FIG. 1 is a sectional view showing the overall arrangement of a color cathode ray tube according to the present invention;
FIG. 2 is a sectional view showing the main components of a shadow mask according to the present invention; and
FIG. 3 is a schematic view showing the measurement conditions of a purity drift.
The present invention is an improvement of a shadow mask for use in a color cathode ray tube.
A shadow mask used in the present invention has a shadow mask substrate and a coating formed on the shadow mask substrate. This coating contains an aluminum-phosphorus compound and fine particles of at least one of tungsten oxide and bismuth oxide.
The coating is formed by, e.g., preparing a suspension containing an aluminum-phosphorus compound and the fine particles of tungsten oxide and/or bismuth oxide, coating the resultant suspension on at least one surface of a shadow mask, and calcining the resultant coating film. The effect of the coating can be obtained by arranging the shadow mask thus manufactured on a faceplate such that the coating opposes an electron gun.
Tungsten and bismuth contained in this coating have large atomic numbers and consequently a high electron reflecting power. Assuming the thermal radiation efficiency of a perfect black body is 1, those of bismuth oxide, tungsten, and tungsten trioxide are 0.80 to 0.85, 0.95 to 0.98, and 0.91 to 0.95, respectively. That is, tungsten trioxide and bismuth oxide have high thermal radiation efficiencies. Therefore, a temperature rise in the shadow mask can be greatly decreased by a high electron beam reflecting power and a high thermal radiation efficiency. This makes it possible to reduce a purity drift caused by thermal expansion of the shadow mask.
In the preferred embodiment, the amount of tungsten oxide and/or bismuth oxide added to the binder is 15 to 60 wt %. If the amount added is smaller than 15 wt %, the effect of suppressing a purity drift tends to be unsatisfied. If the amount added is larger than 60 wt %, the strength of the coating film tends to be weakened, causing the film to peel.
In addition, in the present invention, an aluminum-phosphorus compound gives the coating the electron beam reflecting property and the thermal radiation property discussed above. This allows formation of a coating with a sufficient film strength. Furthermore, the use of the aluminum-phosphorus compound prevents production of a gas when the color cathode ray tube is in operation. This protects the cathode from poisoning by the gas and prevents ion burn of the phosphor of the phosphor screen. That is, the aluminum-phosphorus compound is a water-soluble phosphate containing no alkali metal that does not produce a carbonate, and consequently does not produce a gas during operation. Moreover, although at room temperature aluminum-phosphorus compound is a liquid represented by, e.g., the chemical formula Al2 O3.nP2 O5.mH2 O (n=2 to 5, m=5 to 7), it changes when calcined into a solid represented by, e.g., the chemical formula Al2 O3.nP2 O5.mH2 O (n=1 or 2, m=1 or less). This makes formation of a strong coating feasible. In the present invention, Al2 O3 ˜3P2 O5 ˜6H2 O is preferably used as a liquid.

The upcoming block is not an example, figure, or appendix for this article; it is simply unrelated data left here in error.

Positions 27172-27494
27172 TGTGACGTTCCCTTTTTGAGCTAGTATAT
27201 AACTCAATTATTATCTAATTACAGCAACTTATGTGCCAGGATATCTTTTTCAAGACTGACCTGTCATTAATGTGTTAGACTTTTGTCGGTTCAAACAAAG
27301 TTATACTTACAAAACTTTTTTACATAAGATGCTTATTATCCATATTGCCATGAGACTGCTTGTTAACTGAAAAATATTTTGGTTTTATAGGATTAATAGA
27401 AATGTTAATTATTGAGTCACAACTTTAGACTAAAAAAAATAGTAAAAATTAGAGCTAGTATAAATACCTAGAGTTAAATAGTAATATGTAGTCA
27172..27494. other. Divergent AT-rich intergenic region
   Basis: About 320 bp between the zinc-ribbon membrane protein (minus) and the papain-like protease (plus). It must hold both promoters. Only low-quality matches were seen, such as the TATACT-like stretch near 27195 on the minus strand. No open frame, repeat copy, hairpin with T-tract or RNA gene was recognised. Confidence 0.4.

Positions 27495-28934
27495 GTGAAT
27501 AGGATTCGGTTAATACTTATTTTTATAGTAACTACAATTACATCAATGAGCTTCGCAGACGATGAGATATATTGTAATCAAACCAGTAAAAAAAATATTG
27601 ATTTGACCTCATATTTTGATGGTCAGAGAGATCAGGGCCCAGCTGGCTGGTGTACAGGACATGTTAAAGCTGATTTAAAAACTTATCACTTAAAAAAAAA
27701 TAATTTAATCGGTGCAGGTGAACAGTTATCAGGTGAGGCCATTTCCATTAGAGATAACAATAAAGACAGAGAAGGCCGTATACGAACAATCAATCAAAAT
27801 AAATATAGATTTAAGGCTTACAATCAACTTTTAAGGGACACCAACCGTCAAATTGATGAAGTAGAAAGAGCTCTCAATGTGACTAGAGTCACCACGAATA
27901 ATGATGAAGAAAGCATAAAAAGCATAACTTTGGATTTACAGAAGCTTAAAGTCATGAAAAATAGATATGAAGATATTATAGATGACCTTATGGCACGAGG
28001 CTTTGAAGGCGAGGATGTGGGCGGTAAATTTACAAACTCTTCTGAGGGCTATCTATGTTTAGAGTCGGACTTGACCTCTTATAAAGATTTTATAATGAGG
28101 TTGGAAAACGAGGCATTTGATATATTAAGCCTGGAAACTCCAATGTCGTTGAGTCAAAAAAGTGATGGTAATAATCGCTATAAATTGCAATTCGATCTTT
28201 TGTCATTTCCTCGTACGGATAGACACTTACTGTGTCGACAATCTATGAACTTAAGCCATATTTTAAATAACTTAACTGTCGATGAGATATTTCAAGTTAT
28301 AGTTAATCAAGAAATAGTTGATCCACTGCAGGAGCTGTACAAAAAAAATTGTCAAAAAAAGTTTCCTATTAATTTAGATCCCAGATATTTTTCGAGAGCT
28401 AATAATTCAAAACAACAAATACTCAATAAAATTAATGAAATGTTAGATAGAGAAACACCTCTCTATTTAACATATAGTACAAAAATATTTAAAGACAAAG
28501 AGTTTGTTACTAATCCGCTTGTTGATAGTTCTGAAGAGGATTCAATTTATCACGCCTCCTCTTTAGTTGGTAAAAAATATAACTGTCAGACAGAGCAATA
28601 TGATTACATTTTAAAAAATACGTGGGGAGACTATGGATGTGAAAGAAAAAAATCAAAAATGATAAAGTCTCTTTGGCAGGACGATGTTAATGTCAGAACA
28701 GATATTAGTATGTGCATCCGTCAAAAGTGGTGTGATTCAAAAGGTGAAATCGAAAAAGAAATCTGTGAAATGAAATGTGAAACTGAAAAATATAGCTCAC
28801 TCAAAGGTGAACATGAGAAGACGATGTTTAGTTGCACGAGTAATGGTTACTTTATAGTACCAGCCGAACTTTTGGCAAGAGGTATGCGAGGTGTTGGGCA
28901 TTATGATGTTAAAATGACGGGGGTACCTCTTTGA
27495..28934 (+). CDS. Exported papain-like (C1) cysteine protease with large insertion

A temperature for calcining preferably ranges between 180 and 600° C. A period for calcining preferably ranges between 30 and 120 minutes.
Note that tungsten trioxide and bismuth oxide are extremely stable substances over a temperature range from room temperature to 500° C. which is used during the manufacturing process of a color cathode ray tube, and are almost insoluble in water or alcohols. Therefore, these particles hardly dissolve after the film formation.
Each of tungsten trioxide and bismuth oxide preferably has a particle size of about 0.2 to 2 μm, within which range the dispersibility is increased particularly in the suspension.
In addition, by adding boron oxide to the binder, a water-resistant film can be obtained by low-temperature calcination at about 200° C. The amount of this boron oxide is desirably 10 to 25 wt % of the amount of aluminum oxide to be contained in the aluminum phosphate. If the addition amount is smaller than 10 wt %, an objective water resistance cannot be obtained. If the addition amount is larger than 25 wt %, the film strength decreases.